The greatest hockey game ever: Harry Sinden and the 1972 Canada-Russia series

With just 34 seconds on the clock, Canada’s Paul Henderson fired a shot past goaltender Vladislav Tretiak to capture the first Canada-Soviet Union hockey series. It is perhaps the most famous game in the history of hockey – the final match of an eight-game Cold War showdown between democracy and communism.

After seven games in Canada and Russia, the series was deadlocked at three wins each and a tie. The final game was in Moscow on Sept. 28, 1972. In the stands, Canadian fans chanted “Da, da Canada, nyet, nyet Soviet.” Back in Canada that afternoon, millions of hockey fans (and non-fans) were glued to their television sets, gathering in school gymnasiums, offices and homes. The entire nation went wild when Henderson scored to give Canada a 6-5 lead.

Behind the Canadian bench, coach Harry Sinden stood with a worried look on his face. “I knew that it was far from over,” he recalls from his home in Massachusetts. “I called the team over to the bench and told them not to let the Russians have an odd-man rush.”

Moments later, the Soviets did just that – roaring back with a three on two that was fortunately turned away by defencemen Pat Stapleton (a former Kingston Frontenacs star) and Bill White.
Sinden says the series was the biggest highlight of his career – even greater than coaching the Boston Bruins to a Stanley Cup victory in 1970. “That series became a political series between democracy and communism and was followed around the world. It got a lot of attention about which system was right and which one was wrong.”

Many of the Canadian skaters felt the same way. “Some of the players were as proud of that series as winning Stanley Cups,” Sinden says.

The first international hockey showdown, the summit featured an epic Canadian all-star team, including Ken Dryden, Phil Esposito, Guy Lapointe, Stan Mikita and Kingston’s Wayne Cashman.
In the summer of 1972, Canadians were so cocky about their hockey prowess that the pundits were predicting that Canada would sweep all eight games.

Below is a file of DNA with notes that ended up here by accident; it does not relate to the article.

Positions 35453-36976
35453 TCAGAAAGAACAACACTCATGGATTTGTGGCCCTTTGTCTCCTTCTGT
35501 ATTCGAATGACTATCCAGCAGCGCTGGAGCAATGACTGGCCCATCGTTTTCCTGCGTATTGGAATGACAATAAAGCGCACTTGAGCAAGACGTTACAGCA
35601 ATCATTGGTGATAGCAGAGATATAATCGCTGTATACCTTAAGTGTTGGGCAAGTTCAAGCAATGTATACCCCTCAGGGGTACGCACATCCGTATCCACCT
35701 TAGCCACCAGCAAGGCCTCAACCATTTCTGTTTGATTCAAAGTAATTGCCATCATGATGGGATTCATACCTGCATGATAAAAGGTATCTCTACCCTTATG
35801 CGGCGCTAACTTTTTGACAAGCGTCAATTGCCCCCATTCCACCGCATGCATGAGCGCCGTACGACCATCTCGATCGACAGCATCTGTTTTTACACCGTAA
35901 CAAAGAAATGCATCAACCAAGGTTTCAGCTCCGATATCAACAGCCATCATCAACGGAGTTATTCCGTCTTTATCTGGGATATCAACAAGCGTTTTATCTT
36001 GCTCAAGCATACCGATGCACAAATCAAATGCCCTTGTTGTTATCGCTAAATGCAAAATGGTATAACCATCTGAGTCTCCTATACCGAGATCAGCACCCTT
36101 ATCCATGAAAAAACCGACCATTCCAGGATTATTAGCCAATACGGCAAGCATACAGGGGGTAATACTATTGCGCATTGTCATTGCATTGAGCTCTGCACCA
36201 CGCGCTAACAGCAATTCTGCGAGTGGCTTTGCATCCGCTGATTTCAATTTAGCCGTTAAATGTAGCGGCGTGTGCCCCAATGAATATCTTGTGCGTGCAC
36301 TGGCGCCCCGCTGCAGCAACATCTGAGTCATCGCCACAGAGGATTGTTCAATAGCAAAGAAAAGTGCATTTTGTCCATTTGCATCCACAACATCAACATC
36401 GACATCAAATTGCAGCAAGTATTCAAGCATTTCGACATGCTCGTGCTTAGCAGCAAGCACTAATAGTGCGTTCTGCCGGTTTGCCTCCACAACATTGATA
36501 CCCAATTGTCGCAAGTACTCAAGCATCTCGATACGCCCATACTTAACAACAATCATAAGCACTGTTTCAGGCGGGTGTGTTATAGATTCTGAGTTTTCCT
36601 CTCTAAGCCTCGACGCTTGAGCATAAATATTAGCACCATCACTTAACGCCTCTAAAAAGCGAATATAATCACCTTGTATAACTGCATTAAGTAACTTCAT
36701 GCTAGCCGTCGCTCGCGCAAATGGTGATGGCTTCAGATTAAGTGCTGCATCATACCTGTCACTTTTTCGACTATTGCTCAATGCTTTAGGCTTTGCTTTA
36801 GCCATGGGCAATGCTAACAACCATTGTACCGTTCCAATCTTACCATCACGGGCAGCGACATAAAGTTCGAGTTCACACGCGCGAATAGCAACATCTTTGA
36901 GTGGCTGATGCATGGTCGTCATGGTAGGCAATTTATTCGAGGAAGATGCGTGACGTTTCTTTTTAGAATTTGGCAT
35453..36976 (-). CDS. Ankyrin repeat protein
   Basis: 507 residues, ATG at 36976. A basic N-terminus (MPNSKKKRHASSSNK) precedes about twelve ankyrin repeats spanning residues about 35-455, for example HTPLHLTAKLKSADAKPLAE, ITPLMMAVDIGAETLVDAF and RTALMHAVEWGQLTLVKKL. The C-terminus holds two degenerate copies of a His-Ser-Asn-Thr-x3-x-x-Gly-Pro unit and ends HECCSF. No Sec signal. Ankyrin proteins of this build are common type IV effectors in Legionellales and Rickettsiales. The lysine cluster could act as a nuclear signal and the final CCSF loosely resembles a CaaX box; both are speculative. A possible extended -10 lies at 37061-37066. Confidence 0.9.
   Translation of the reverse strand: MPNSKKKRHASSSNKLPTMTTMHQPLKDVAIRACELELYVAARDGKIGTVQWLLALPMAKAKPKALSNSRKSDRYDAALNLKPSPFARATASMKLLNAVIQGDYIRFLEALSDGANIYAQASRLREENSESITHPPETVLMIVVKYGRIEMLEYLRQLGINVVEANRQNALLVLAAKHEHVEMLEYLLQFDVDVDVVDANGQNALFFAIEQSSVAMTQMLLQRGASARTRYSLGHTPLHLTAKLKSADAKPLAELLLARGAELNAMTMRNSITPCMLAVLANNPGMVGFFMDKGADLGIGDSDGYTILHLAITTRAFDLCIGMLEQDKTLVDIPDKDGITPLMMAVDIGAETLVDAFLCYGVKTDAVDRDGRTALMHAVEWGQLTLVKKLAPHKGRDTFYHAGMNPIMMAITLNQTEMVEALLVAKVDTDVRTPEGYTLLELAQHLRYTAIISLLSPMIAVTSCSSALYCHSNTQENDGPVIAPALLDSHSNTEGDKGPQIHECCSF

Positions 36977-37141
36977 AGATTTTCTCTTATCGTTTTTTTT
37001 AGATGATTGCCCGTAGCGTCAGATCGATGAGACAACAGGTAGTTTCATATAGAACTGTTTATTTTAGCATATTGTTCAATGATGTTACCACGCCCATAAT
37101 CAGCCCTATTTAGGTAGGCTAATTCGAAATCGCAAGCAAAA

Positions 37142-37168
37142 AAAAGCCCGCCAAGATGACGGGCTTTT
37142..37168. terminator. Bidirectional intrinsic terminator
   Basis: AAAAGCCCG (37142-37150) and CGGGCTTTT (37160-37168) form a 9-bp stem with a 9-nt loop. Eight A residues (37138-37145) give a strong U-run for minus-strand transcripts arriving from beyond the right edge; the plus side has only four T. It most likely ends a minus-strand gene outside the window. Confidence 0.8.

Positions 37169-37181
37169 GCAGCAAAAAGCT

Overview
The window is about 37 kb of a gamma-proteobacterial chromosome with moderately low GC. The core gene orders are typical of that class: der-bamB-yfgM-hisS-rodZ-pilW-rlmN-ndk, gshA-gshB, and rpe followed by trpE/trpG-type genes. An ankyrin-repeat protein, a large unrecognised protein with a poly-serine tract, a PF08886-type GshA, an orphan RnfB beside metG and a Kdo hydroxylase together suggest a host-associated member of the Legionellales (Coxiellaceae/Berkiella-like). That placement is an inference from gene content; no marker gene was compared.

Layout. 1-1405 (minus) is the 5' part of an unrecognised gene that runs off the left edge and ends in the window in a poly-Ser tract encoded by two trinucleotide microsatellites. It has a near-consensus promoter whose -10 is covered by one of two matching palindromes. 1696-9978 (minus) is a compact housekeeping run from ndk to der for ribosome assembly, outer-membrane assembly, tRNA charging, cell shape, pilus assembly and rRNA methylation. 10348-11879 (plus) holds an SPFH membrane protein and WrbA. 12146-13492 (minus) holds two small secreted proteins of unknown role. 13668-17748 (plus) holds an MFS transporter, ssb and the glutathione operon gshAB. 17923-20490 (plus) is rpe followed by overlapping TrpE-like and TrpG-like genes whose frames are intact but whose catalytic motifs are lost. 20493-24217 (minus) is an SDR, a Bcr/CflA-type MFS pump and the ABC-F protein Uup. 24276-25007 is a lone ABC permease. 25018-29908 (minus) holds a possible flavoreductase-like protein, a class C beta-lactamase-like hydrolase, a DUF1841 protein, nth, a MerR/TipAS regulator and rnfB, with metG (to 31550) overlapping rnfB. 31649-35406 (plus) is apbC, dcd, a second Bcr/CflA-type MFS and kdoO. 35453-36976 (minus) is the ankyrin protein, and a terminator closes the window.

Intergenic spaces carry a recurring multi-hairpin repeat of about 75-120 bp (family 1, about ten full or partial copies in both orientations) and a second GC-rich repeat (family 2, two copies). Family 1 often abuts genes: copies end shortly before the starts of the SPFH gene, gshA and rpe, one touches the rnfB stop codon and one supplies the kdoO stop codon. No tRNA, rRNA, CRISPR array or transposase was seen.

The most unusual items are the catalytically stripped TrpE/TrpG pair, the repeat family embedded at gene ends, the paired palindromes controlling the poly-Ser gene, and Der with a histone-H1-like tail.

Harry Sinden was not one of them. He had seen the Russians play and was in awe of their superb conditioning. While the Canadian squad was cobbled together from various NHL teams, the Soviets had played as a team for years, perfecting their goal-scoring plays.

“I was concerned that we might be caught off guard, although I didn’t think they could beat us,” he recalls.

In those days, NHL players took the summer off to relax and play golf – there was no thought about staying in shape. In 1972, they gave up part of their vacation to head to Toronto in August for the Team Canada training camp at Maple Leaf Gardens. “It was probably the hottest summer on record in Toronto and the players really had tough workouts,” Sinden says. “It helped us in the end.”

Sinden was born in Toronto (not Kingston, as some sources say). He played for Oshawa in the OHA and then the Whitby Dunlops in the OHA senior league. In 1960, he came to Kingston to join the Kingston Frontenacs of the Eastern Professional Hockey League as a player-coach.

Even though the league only lasted four years, at the time it was the premier development venue for the NHL. The Kingston Frontenacs were a Boston farm team, adopting the Bruins’ black and gold colours.

In those days, teams often traveled by train. While that was definitely slow, it did provide opportunities for up-and-coming coaches to get to know the brass. On the train, Sinden would often dine with Boston general manager Lynn Patrick, chatting about hockey on the long journey. When the EPHL folded, Sinden headed to Minneapolis to coach in the Central Professional Hockey League.